The Sea Horse warms hearts with its simple Finnish comfort food. Here’s how to cook a cosy feast.
In the well-heeled Helsinki neighbourhood of Eira is the Sea Horse restaurant, a stalwart of the Finnish capital. Since opening in 1934 it’s been serving the kind of Finnish comfort food that still makes it a popular spot today. However, not everything was always so rosy. In the late 1990s the restaurant had become a run-down drinking hole and almost closed down. “News spread that the restaurant was in dire straits and up for sale. We couldn’t see such a landmark die – we had to save it,” says restaurateur Petri Laitinen, who stepped in and bought it in 1999 with his childhood friend Ari Väresmaa.
Laitinen and Väresmaa set to work restoring the restaurant to its former glory. Using old photographs found in the Hotel and Restaurant Museum in Helsinki of the Sea Horse in its early days, a carpenter was hired to recreate the original furniture. In 2000 local artist Kimmo Kaivanto helped to restore the restaurant, harmonising art works with Oili Syvälähde and Kai Brandt’s 1970s Art Deco seahorse mural in the main dining room. This has become a cherished trademark of the institution, but the key thing was to restore the original menu. “We went through old cookery books and the original menu and spoke to Anna Liisa Paukku, who had been the restaurant chef for 20 years since the 1960s. We decided to continue the existing traditional Finnish menu and add a few new dishes [including a reindeer fillet with a thick cranberry and red wine sauce]. If it isn’t broken, why fix it?” says Laitinen.
It’s a formula that has brought in the crowds, who come to eat the simple fare first created by Paukku over half a century ago. One such dish is the steak à la Sea Horse – 200g of premium Finnish sirloin buried under sautéed onions topped with pickled cucumbers and sour cream. Chef Eetu Seivo (pictured) hammers the meat until it is 1cm thick and unless otherwise requested, cooks a medium steak, which he thinks is the juiciest way to serve it. “I serve the steak with all the ingredients on top of it, as I think the mixture of different tastes and textures work really well. I recommend washing it all down with gluten-free Kukko beer,” he says.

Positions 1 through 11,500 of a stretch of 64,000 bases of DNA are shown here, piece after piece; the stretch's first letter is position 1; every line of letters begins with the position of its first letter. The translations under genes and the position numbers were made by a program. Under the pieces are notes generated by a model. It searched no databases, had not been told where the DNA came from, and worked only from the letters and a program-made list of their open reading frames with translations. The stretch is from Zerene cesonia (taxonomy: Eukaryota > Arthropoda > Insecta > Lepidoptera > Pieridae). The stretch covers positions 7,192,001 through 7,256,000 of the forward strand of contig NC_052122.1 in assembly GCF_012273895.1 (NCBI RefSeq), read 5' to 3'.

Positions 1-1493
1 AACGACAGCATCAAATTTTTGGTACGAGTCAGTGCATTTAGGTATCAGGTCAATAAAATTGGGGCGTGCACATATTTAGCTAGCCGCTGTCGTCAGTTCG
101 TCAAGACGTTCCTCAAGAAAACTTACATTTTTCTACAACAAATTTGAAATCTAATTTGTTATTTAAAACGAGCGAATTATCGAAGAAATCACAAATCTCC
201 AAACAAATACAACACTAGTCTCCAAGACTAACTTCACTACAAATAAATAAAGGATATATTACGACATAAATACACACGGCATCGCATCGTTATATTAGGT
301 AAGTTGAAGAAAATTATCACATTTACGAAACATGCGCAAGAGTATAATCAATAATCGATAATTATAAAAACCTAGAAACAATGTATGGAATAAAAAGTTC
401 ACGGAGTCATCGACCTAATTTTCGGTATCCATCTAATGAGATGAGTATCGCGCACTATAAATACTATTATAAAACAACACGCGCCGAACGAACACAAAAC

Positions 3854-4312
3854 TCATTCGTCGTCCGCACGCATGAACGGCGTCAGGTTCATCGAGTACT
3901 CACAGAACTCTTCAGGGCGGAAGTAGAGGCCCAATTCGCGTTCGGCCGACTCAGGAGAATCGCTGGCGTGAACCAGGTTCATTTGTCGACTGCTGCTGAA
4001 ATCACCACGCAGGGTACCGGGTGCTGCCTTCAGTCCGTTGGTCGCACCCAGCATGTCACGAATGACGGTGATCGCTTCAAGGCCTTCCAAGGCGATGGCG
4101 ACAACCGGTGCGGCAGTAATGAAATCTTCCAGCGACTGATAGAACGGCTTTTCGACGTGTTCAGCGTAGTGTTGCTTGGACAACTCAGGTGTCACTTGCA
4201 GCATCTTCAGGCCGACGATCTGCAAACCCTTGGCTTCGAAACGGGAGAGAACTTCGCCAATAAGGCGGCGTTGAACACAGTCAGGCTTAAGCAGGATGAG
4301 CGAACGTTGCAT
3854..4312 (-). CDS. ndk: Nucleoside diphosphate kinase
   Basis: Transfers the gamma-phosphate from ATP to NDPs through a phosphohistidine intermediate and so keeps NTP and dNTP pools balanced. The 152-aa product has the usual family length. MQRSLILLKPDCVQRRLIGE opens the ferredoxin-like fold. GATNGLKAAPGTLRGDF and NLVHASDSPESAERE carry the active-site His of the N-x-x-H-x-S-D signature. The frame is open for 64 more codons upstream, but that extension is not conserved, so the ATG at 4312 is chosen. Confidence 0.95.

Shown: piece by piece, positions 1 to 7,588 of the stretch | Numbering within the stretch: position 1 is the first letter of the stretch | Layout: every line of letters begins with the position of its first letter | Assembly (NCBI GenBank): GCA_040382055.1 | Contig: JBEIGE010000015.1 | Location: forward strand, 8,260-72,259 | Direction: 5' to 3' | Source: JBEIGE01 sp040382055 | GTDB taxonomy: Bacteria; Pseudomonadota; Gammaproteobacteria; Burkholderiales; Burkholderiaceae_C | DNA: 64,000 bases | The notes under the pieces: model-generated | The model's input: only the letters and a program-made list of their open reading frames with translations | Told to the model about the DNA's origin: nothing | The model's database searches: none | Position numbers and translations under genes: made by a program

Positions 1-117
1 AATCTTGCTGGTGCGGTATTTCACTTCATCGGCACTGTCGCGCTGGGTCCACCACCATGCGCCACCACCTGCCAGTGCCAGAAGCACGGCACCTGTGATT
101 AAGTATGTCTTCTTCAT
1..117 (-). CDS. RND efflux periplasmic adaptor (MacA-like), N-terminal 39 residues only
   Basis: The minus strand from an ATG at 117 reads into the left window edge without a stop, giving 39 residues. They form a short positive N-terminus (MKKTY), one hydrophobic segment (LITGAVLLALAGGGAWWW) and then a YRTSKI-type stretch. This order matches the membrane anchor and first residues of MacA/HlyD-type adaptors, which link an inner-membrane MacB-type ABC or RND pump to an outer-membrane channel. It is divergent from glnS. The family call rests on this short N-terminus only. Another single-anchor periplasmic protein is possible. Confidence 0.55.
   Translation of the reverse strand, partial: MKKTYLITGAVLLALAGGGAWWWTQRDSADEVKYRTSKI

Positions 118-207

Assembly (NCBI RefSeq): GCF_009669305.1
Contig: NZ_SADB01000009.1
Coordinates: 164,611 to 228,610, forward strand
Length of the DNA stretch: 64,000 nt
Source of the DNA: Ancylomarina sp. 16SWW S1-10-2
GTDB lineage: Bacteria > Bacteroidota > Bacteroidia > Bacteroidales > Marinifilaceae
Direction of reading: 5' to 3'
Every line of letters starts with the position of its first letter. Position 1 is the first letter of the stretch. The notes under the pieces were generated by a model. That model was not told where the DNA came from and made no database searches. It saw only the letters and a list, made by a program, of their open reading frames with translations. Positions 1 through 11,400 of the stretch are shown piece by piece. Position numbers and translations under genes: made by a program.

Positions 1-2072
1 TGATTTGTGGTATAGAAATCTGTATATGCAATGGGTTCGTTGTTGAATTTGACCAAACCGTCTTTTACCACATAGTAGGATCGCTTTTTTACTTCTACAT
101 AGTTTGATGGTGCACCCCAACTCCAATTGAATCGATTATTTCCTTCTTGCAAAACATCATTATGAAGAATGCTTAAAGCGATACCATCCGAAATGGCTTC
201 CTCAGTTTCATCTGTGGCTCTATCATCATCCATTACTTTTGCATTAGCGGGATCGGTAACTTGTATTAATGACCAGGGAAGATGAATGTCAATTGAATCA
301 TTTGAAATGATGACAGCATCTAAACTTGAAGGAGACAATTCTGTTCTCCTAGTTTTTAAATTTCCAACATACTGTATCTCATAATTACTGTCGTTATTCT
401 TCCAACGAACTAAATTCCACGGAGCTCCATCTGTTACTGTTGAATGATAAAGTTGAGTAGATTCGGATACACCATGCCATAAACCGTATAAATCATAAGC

For starters, a popular choice is the hearty salmon soup served with a hunk of rye bread. “Although it’s also available as a main course, it’s served in such a big bowl I’ve never seen anyone finish it. People find it more manageable as a starter,” says Seivo. Although the recipe is simple, timing is crucial and the potatoes and onion must thicken the broth before generous cubes of salmon are added.
A homely atmosphere coupled with a menu that doesn’t change has drawn in both local and foreign customers. The restaurant has a menu in Japanese for the crowds who fly in from Tokyo craving the cabbage rolls stuffed with ground meat, onions and rice. It’s a democratic environment and no matter who you are, you have to wait your turn to be seated. It’s common to spot politicians and well-known Finns waiting for a table. “Quality food can’t be prepared in a rush,” says Seivo. “It’s like having an unhurried dinner at home with friends and it’s this very casual experience that our customers enjoy.”
10 whole allspice berries
1 tsp salt
1 tbsp fish stock powder
400g salmon fillet (cut into cubes)
1 bay leaf
3 tbsp dill
How to do it
Peel and cube the potatoes and onions, boil in the water with the spices, bay leaf and stock until almost done.
Remove the skin and bones from the salmon and cut into 2cm cubes.
When the potatoes and onions have thickened the water, add the cream and salmon cubes to the pan and simmer for approximately five minutes.
Finally add dill and serve with rye bread and butter.
Beef steak à la Sea Horse
Approx 800g sirloin steak
6 large onions
2 tsp salt
½ tsp white pepper
2-3 tbsp sugar
2 pickled cucumbers
200ml sour cream
A handful of watercress
How to do it
Trim steak and cut into four equal pieces.
Hammer steaks until just over 1cm thick.
Peel and slice the onions and fry them with the white pepper, sugar and salt.
Cut the pickled cucumbers lengthwise into four slices each.
Cook the steaks to your liking and place the onion on top of the steaks. Top with cucumbers and sour cream, garnish with watercress and serve with roasted veg.